How sites find out all about you
When you browse the web, how do networks find your personal information and bring you custom adverts in milliseconds? Last month, I attended the San Jose conference NoSQL Now! to find out.
The 1980s saw explosive growth in relational databases that use tables and SQL (Structured Query Language) to store and retrieve data. For example, you could list names and addresses in a table and list people in Mountain View's 94043 ZIP code using a SQL query like "SELECT NAME WHERE ZIP=94043."
Today, websites like Facebook, with nearly a billion active users, store all kinds of data - videos, schedules, messages, favorites and friends. Relational databases are slow to handle this data. To serve millions of users quickly, three main types of NoSQL (Not SQL or Not-only SQL) databases are rapidly gaining acceptance. The first is a key-value database that gives each piece of data an index. It is like having a filing cabinet where folders can contain anything and you find items by looking at the folder tag. The second type is a document-oriented database. This stores, manipulates and retrieves information like web pages, word-processor files and publications. The third type is a graph database that stores information like networks, relationships and road maps.
In February 2011, a key-value database company, Membase, merged with a document database company, CouchOne, to form Couchbase, a Mountain View company. "Over 50 percent of our customers run at least some of their applications using Couchbase on Amazon's Web Services," says Bob Wiederhold, CEO of Couchbase. Others install a free version of Couchbase on their own servers, paying for larger systems and support.
Over 50 social gaming companies, including Zynga, Electronic Arts and Disney, use Couchbase. Cloud-based enterprise software companies and e-commerce companies also use Couchbase. Advertising networks typically store user profiles in Couchbase. User profiles used to be stored in a small cookie file on your computer, but now cookies link to larger files stored in the cloud. When you browse the web, an ad network may look up your profile containing age, gender, likes, education level, spending patterns, occupation and more. The network matches your profile to an advertiser and shows you a custom advertisement in less than 40 milliseconds. According to Wikipedia, the average time to blink your eye is 100-400 milliseconds. Ads are displayed quicker than you can blink.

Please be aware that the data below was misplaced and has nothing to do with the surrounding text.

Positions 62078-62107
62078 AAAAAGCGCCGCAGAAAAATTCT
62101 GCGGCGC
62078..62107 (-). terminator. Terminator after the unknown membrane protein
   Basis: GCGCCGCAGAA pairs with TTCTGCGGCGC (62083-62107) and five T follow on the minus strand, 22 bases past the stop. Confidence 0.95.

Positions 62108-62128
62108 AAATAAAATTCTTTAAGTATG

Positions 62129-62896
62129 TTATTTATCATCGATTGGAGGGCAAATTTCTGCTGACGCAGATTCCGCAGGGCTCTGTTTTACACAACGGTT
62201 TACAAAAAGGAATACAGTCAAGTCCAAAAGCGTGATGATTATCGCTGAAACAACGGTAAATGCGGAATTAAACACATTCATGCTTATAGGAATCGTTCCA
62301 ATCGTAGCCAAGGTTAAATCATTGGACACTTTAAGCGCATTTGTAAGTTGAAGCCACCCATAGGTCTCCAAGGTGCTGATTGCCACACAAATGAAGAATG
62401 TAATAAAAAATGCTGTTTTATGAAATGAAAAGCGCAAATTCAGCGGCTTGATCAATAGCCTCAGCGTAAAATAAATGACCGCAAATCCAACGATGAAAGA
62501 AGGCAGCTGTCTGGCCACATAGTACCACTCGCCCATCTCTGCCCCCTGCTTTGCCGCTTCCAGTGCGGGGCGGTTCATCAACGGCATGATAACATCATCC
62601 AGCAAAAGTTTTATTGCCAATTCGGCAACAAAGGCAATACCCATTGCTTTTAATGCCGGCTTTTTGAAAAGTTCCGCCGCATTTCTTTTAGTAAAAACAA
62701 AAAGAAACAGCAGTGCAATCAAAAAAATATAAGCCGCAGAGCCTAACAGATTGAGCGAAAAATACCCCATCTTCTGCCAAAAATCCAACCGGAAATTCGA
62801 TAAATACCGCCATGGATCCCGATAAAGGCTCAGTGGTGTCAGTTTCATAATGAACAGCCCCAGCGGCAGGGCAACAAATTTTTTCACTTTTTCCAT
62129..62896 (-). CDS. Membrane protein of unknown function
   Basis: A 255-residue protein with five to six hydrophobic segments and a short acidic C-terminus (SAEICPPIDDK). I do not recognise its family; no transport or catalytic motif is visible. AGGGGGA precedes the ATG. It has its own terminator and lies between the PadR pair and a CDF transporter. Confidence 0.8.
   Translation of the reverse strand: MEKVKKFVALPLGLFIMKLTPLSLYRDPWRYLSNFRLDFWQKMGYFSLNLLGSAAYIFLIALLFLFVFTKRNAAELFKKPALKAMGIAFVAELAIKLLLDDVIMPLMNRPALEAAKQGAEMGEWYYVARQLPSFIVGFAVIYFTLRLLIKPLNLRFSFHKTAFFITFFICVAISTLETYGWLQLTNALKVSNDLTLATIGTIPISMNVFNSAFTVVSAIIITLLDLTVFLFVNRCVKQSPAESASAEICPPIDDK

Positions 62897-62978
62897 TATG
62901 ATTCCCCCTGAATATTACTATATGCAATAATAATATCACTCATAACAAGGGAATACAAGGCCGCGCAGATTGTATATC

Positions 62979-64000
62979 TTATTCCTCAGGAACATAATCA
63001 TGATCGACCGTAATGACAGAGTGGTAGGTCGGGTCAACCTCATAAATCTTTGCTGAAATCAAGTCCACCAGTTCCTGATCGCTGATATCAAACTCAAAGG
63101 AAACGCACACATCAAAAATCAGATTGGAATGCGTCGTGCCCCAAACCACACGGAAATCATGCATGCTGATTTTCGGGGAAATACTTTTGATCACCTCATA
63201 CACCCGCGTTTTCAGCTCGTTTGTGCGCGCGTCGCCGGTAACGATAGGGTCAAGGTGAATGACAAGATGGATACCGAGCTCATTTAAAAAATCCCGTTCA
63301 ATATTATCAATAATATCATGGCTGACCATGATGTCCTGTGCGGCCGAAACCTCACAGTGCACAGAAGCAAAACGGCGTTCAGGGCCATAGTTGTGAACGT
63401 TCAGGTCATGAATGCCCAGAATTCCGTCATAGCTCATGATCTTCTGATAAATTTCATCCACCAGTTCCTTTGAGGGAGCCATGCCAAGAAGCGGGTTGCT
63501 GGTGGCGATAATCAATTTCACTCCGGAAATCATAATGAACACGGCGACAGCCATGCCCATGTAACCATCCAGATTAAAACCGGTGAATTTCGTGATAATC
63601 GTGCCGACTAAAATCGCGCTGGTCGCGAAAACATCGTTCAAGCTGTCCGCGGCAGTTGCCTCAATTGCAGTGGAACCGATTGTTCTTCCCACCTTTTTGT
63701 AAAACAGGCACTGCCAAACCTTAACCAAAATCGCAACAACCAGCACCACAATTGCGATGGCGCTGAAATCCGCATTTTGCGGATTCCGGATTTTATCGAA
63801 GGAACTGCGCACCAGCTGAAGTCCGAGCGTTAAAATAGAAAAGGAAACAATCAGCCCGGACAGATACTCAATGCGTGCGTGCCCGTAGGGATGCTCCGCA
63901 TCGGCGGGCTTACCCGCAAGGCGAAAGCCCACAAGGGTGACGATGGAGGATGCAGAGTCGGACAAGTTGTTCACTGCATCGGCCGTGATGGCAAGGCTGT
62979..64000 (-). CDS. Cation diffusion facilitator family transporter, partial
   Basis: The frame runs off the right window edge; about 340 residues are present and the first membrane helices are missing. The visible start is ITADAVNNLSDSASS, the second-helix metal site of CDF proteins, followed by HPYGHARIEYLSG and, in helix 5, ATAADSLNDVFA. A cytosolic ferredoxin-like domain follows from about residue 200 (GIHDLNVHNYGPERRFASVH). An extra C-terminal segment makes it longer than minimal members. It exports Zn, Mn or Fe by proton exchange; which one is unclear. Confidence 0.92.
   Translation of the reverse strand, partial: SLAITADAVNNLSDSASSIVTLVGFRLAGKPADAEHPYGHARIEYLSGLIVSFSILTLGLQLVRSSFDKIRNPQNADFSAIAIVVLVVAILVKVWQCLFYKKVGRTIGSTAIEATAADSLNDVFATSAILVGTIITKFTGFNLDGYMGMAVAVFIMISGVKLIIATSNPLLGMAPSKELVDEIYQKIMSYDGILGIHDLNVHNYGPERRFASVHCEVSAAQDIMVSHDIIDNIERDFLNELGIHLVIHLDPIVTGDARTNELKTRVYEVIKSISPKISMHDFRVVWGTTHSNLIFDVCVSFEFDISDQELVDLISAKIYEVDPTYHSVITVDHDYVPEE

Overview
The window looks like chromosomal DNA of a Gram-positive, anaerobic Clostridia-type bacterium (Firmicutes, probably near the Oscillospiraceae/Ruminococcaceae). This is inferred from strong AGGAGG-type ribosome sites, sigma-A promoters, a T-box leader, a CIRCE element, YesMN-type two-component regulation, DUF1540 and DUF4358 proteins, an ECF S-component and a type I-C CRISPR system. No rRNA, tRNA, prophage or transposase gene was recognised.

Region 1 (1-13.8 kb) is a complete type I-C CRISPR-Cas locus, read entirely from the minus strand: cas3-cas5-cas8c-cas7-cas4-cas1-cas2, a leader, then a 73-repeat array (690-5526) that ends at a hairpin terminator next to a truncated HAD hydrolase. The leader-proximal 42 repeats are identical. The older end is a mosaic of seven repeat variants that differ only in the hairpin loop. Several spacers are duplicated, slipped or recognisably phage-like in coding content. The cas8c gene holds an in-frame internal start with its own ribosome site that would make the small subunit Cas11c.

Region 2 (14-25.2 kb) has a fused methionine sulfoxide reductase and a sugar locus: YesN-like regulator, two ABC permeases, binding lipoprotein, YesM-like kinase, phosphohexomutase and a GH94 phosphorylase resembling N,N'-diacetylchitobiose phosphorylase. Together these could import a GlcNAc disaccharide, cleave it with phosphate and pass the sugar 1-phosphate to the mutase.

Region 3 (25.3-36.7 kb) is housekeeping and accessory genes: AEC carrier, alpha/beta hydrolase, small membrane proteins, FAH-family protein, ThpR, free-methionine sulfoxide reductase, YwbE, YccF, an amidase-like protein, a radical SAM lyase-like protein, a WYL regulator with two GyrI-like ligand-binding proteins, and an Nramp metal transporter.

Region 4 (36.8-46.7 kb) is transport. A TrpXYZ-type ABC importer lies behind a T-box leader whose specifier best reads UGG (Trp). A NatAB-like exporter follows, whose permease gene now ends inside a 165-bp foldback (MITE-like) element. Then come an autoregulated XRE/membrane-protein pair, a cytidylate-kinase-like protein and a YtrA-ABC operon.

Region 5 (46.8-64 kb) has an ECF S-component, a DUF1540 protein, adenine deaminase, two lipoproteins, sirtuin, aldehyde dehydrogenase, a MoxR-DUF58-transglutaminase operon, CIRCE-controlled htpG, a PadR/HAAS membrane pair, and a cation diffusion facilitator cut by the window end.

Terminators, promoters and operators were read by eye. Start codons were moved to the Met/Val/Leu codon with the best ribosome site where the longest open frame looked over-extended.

Oracle, a $35.6 billion company in 2011, grew by adding applications and infrastructure to its relational database foundation. At this stage, Couchbase has enough to do without developing its own applications. Still, there's a huge growth opportunity. Couchbase has raised about $30 million from Accel, Ignition, Mayfield, North Bridge and Redpoint. Couchbase is racing with other open source NoSQL databases, like MongoDB, to build market share by courting developers. The CouchConf developer conference took place on Sept. 21 in San Francisco.
According to database pioneer Michael Stonebraker, who presented at a NewSQL Meetup held recently at Intuit, Oracle has 4 million lines of database code and an expensive direct sales model. So open source databases, where a customer can try out a free version and users support each other, have much lower sales costs. A pioneer in database research, Stonebraker explained how he is developing a NewSQL database, VoltDB. This is more suited to transaction processing applications than NoSQL databases. On one test, he claimed VoltDB ran 70 times faster than Oracle.
Relational databases led to a world that collected information on paper and online forms. Now NoSQL and NewSQL databases enable organizations to engage us online, whether we are playing games, sharing with friends or buying goods.
Angela Hey advises technology companies on marketing and business development. She can be reached at email@example.com.